- If the failure to secure coverage is found to be “willful,” the employer could be charged with a felony. If the failure is neglectful, it could be ruled a misdemeanor. Any person whose job it is to maintain workers’ compensation insurance for an employer can be held personally liable for the compensation owed to an injured worker. That person could also face criminal charges
- If an injury occurs, the employer would be responsible for medical treatment costs and wage replacement benefits, even if it did not carry the required insurance. Therefore, the protection that a workers’ compensation settlement would offer to an employer would not exist
A settlement provides full closure to any claim, which means that the employee would never be able to bring additional litigation or request additional financial help. If there is no coverage, then the employee can sue the employer for damages, which would likely be more time-consuming and costly than a settlement.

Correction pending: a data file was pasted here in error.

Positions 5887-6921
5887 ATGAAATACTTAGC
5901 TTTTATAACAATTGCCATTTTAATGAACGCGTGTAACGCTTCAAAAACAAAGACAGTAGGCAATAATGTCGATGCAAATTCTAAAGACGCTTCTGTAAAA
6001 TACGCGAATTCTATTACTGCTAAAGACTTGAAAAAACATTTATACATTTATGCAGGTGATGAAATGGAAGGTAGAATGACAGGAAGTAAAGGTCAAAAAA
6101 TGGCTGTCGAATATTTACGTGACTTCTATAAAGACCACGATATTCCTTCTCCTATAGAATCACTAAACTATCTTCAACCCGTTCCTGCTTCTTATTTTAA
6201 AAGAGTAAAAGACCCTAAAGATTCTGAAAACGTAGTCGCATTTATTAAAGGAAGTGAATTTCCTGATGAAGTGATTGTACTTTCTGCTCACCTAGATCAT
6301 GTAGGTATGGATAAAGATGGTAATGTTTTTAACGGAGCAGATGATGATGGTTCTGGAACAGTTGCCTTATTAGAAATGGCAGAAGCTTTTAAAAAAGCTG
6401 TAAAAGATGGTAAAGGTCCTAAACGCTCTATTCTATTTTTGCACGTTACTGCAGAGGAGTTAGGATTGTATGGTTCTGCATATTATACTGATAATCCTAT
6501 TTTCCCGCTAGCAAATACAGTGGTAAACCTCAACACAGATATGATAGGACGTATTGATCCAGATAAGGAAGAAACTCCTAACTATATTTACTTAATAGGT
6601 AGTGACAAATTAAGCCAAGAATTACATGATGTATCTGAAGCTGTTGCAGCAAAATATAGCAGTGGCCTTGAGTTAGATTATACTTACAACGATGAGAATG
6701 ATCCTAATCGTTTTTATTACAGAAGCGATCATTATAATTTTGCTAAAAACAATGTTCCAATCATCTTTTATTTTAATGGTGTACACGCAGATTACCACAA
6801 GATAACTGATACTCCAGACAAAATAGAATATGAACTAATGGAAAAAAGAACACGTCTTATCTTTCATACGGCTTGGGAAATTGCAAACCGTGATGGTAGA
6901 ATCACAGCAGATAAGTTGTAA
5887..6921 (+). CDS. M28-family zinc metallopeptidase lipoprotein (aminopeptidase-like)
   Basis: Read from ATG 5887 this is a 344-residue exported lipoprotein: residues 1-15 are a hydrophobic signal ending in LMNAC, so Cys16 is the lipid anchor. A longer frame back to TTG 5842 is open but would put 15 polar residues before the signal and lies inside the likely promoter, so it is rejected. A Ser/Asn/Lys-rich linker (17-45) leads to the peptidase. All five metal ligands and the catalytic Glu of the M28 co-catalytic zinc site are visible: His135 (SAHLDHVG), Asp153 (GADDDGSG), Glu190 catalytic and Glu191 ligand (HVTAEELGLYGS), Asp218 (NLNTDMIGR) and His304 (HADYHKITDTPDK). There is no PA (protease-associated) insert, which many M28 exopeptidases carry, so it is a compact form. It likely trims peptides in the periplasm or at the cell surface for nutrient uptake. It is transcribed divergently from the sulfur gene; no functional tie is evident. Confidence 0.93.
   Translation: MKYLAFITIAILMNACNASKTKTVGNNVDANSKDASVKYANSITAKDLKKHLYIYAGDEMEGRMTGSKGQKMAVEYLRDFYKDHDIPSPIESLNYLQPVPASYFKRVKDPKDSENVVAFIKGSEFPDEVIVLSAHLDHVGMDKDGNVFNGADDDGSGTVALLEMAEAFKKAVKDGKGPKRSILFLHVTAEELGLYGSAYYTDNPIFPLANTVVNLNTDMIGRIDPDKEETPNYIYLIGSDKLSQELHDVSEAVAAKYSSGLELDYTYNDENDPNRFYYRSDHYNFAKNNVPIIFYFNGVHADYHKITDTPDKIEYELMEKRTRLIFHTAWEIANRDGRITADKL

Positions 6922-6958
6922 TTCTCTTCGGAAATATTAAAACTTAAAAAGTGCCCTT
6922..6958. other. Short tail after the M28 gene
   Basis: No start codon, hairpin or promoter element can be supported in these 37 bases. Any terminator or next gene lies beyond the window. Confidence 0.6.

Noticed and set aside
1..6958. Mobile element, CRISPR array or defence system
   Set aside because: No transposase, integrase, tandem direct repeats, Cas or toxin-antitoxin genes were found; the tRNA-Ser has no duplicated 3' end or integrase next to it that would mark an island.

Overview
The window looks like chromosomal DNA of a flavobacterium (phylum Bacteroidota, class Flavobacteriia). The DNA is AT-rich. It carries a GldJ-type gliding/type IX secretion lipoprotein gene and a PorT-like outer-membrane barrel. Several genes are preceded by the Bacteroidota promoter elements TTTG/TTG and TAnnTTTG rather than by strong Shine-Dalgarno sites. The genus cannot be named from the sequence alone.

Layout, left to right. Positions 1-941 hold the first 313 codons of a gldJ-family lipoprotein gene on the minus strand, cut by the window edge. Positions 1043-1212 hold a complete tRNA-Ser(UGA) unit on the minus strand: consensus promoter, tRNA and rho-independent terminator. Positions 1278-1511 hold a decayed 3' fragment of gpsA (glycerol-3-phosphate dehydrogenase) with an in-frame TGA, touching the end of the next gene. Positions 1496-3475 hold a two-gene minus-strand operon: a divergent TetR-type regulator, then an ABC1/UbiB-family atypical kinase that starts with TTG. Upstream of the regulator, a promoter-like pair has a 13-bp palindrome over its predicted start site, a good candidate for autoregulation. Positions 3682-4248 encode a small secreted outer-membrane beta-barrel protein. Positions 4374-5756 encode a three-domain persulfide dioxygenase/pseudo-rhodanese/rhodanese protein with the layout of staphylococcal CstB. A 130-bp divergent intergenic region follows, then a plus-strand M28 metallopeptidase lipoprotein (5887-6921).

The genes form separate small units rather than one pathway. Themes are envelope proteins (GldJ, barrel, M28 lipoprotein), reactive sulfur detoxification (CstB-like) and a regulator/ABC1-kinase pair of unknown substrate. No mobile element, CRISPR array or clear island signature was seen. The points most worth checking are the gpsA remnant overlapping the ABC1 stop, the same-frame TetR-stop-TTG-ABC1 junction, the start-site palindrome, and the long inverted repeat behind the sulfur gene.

Workers’ compensation settlements in North Carolina
There are a variety of reasons why an injured employee would find it advantageous to choose a settlement to close a workers' compensation claim. It would provide immediate cash to pay medical bills and avoid a lengthy hearing process, but it’s also beneficial for the employer.
Once a lump sum settlement is reached, the claim is closed and the employer can no longer be responsible for additional costs. It also saves the time and cost associated with litigation or further negotiations.
There are three ways to reach a workers’ compensation settlement in North Carolina: